My parents no longer ask me if i'd like to buy a house or a property one day, and that's not just down to the crass ladder most home-owners are struggling to climb, it's because i'd more like to own a pub instead.....a pub none too dissimilar to The Black Dog. Perched on a corner and unassuming, here's a boozer that shows how it's done.
Strolling under lights strewn across trees in the heart of the Vauxhall Pleasure Gardens was a pretty nice start to things, and The Black Dog was going to keep up the charm. A humble pub space littered with classic wooden furniture and awnings, The Black Dog may seem subtle and on the off beaten track, but it's clearly the fumes of pub grub and fairy lights that keep this pub noticeable. While dining tables, copper lighting and chandeliers keep the main space busy, pottering out back found an intimate and pleasant beer garden, while out front promised the classic draw of the sturdy and sure pub bench.
The Food and Drink
Hailed for their seasonal dishes, fresh produce and thoughtful plates, The Black Dog clearly has no qualms in producing a menu of British classics that settle in well amongst a selection of international dishes that one might not always find on a pub menu. While we opted for a bottle of Argentinian Malbec to spread across the meal, it's also the Cask-Marque pints that balance and amplify the resourcefulness of The Black Dog.
Starting with the Salt & Pepper Squid with Wasabi Mayo £7 alongside the Patatas Bravas £5, not only were the squid morsels plump with kick from the wasabi that sent the fresh flavour into overdrive, the portion of Patatas Bravas was hearty, and ever accompanied by a fresh and rich tomato sauce that offset the aoili just right. As all good Sunday pub fiends do, we opted for a roast, which was a hard split when the veggie burgers looked so appealing. Sticking to our guns, two vegetarian nut roasts came plump and smoking with heat. Not only are the vegetables fresh and the cabbage to die for, the nut roast itself (whilst sat in a pepper bed) was intensified by a creamy flavour that gave the whole dish an ever rich edge alongside a Yorkshire pudding big enough to have its own Post Code. Lending our stomachs to dessert for the first time in a while, we closed with their chocolate brownie with pistachio ice cream. While most good brownies come with vanilla ice cream, this alternative not only added a little tact to the dish, it gave the soft a viscid texture of the brownie a better bite.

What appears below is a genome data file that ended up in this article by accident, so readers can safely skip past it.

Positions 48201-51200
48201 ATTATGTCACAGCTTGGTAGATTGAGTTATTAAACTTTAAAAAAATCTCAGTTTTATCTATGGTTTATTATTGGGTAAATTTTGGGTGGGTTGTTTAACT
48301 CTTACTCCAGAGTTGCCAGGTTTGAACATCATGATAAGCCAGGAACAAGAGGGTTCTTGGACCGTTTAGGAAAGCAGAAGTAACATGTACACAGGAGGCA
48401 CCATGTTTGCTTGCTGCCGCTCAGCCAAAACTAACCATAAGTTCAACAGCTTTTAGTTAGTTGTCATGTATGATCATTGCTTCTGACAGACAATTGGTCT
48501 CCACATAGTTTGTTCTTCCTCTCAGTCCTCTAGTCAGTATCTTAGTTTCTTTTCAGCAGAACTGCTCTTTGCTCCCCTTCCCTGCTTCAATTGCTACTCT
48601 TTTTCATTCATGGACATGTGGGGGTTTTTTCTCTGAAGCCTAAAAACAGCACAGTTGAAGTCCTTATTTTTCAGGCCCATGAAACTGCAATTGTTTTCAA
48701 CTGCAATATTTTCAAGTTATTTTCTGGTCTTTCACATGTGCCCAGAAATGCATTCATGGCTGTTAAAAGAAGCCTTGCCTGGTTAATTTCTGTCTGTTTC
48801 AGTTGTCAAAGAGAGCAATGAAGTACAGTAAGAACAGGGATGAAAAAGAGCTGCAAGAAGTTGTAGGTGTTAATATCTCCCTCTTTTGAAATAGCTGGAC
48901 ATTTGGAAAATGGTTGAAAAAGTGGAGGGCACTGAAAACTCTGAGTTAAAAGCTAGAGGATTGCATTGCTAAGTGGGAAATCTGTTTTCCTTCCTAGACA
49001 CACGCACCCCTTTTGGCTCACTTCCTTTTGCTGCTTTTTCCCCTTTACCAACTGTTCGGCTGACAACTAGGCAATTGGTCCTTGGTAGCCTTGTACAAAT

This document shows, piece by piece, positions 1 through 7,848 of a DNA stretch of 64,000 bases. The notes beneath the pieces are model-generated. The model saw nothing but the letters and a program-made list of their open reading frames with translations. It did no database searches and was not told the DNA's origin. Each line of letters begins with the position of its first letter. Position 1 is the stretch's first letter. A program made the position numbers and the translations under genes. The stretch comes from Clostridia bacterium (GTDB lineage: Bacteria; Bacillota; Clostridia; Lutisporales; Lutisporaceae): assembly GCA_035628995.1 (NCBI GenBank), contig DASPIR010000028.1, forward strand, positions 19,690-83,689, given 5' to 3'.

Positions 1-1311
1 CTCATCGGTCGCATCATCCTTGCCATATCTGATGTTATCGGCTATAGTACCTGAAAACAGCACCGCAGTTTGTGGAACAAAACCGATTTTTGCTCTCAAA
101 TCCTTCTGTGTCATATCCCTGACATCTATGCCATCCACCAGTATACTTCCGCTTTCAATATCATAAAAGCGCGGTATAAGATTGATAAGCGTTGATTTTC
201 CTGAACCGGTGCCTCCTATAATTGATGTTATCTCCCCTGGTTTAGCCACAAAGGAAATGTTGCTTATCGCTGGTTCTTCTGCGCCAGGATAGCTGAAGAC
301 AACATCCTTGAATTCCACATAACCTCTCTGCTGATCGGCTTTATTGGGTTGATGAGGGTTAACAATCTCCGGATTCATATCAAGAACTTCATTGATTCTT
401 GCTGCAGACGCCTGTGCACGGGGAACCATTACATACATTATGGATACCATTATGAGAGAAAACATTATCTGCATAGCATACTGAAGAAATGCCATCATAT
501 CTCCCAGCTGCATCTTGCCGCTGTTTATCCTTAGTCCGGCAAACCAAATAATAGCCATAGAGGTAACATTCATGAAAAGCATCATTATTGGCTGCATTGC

The Black Dog's merit as a pub was clear, pretty much as we arrived; not only had they been serving a party of over 20 with roast dinners, babies and 30th birthday balloons by the buck load, they could barely shake the cosy, and chunky atmosphere that came with it no matter how busy a table it might have seemed. Clearly a place to hunker down in, The Black Dog had its fairy lights lit, a Christmas tree behind our table and heaters going strong, all set amongst charming staff and the easy-going lull that all good pubs should have.
The Black Dog more than ticks those cosy pub boxes, it practically invented them. Clearly tailored to the 30 something crowd that know what they're paying for, are happy to pay for it and want to sit down for most of the afternoon enjoying it, The Black Dog has kept the treasured pub plight and paired it with pub grub that more than tickles its way into the gastro space.